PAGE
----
Interesting article in the New York Times about a post-mortem conference call held by the Clinton campaign leadership. In it, Hillary apparently said that the FBI Director’s actions during the campaign’s closing weeks cost her the election. It’s not a conspiracy theory, though, because she’s not claiming that this was Comey’s intention.
“There are lots of reasons why an election like this is not successful,” Mrs. Clinton said, according to a donor who relayed the remarks. But, she added, “our analysis is that Comey’s letter raising doubts that were groundless, baseless, proven to be, stopped our momentum.”
Mrs. Clinton said a second letter from Mr. Comey, clearing her once again, which came two days before Election Day, had been even more damaging. In that letter, Mr. Comey said an examination of a new trove of emails, which had been found on the computer of Anthony D. Weiner, the estranged husband of one of her top aides, had not caused him to change his earlier conclusion that Mrs. Clinton should face no charges over her handling of classified information.
Funnily enough, in those last weeks — when Comey suddenly announced that the FBI was looking into Clinton-related emails on the laptop of the estranged husband of her closest aide and then, a few days later announced that the Bureau saw no reason to change its earlier view that Clinton should not be prosecuted — some of us began to wonder what he was up to. And of course conspiratorial explanations were raised as well as the usual cock-up theories. Comey is no J. Edgar Hoover, but still…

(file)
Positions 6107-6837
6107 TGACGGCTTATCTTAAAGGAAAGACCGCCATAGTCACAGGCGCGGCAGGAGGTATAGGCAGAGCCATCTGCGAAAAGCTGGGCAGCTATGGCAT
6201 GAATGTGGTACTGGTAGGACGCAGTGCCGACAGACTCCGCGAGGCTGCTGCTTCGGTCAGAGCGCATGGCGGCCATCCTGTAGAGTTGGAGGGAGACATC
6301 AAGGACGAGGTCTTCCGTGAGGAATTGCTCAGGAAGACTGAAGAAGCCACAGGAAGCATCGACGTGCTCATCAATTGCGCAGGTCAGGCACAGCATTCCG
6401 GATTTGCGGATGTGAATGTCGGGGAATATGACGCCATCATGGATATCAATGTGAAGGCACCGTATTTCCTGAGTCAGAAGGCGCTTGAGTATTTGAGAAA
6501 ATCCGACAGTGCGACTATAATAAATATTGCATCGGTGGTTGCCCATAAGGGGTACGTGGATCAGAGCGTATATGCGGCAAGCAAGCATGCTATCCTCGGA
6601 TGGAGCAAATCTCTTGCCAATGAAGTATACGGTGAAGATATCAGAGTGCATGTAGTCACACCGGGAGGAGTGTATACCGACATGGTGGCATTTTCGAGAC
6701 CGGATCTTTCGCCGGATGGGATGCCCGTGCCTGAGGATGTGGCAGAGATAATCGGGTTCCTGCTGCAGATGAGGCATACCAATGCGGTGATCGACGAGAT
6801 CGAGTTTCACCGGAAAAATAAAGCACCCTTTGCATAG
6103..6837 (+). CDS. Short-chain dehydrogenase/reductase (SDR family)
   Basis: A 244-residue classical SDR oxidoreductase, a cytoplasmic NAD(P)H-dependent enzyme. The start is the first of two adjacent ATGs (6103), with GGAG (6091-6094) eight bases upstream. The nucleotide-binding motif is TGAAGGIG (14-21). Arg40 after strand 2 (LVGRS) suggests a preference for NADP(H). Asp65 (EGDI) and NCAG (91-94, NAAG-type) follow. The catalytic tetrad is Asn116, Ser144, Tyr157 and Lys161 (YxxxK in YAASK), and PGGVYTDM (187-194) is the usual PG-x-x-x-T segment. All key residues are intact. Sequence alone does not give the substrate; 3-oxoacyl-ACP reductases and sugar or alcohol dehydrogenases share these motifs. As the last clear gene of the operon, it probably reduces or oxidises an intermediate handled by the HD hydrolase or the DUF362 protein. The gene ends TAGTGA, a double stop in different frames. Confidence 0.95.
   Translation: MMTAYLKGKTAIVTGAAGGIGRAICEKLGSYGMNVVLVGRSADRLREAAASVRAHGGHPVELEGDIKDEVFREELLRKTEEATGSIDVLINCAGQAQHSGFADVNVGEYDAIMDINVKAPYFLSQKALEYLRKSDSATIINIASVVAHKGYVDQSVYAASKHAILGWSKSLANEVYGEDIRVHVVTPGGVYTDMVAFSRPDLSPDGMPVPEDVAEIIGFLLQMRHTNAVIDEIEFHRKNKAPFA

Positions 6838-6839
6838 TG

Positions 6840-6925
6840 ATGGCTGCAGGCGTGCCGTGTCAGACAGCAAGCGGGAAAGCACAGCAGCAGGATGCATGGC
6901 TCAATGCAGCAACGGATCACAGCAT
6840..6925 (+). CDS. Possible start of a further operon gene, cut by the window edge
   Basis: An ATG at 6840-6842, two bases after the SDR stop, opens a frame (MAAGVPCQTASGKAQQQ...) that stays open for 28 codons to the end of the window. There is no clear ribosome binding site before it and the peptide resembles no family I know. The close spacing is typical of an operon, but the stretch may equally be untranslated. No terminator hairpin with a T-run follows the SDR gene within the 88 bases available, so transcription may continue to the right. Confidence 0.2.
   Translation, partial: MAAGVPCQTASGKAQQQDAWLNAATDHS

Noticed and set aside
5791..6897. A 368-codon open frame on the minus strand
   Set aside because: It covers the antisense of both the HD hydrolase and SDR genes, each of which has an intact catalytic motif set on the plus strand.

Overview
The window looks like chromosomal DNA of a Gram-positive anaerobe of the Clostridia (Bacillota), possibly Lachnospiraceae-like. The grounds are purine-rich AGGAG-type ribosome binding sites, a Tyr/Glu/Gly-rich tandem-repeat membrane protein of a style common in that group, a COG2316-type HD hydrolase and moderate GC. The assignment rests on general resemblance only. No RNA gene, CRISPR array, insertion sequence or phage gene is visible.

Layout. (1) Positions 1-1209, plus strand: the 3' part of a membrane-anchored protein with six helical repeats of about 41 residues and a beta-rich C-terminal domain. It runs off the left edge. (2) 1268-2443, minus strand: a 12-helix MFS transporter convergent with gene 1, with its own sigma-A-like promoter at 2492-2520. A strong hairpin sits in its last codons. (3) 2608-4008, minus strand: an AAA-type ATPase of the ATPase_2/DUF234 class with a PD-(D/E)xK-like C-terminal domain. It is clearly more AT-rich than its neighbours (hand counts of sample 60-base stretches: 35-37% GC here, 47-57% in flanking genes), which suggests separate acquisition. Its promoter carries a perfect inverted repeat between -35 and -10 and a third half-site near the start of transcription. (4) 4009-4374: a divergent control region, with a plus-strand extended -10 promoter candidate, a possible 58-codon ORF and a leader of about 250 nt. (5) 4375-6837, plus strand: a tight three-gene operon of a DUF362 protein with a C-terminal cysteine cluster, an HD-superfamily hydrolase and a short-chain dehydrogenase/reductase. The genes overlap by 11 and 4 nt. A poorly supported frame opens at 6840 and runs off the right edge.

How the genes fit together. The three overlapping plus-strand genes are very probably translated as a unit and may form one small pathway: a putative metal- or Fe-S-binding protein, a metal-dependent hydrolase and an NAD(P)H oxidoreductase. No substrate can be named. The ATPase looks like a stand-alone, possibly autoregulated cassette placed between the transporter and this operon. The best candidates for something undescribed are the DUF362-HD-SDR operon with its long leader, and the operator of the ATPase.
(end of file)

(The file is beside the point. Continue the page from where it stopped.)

In a way, though, the most interesting thing about the Clinton debacle is the vivid demonstration it provides of how a modern, lavishly-funded, meticulously-planned, faultlessly executed, and digitally-delivered election strategy could be defeated by a campaign run by a contemporary version of a circus barker. The NYT report of the conference call makes this point well.
Before Mrs. Clinton spoke on Saturday, her finance director, Dennis Cheng, thanked the donors on the call, each of whom had raised at least $100,000. The campaign brought in nearly $1 billion to spend heavily on data efforts, to disperse hundreds of staff members to battleground states, and to air television advertisements — only to fall short to Mr. Trump’s upstart operation.
Donors conceded that, ultimately, no amount of money could match Mr. Trump’s crisp pitch, aimed at the economically downtrodden, to “make America great again.”
“You can have the greatest field program, and we did — he had nothing,” said Jay S. Jacobs, a prominent New York Democrat and donor to Mrs. Clinton. “You can have better ads, paid for by greater funds, and we did. Unfortunately, Trump had the winning argument.”
Of course nobody on the call was tactless enough to suggest that the failure might have had something to do with the fact that in a political climate fuelled by rage against political elites it might not have been a great idea to run someone who is, par excellence, a paradigmatic example of said elites.
I suppose — clutching at straws — one good outcome of the 2016 campaign is that it brings to an end the weird ascendancy of dynastic candidates in what is supposedly a democracy. Before Trump appeared on the scene, I thought it would boil down to a contest between the Bush and Clinton dynasties. At least we have been spared that.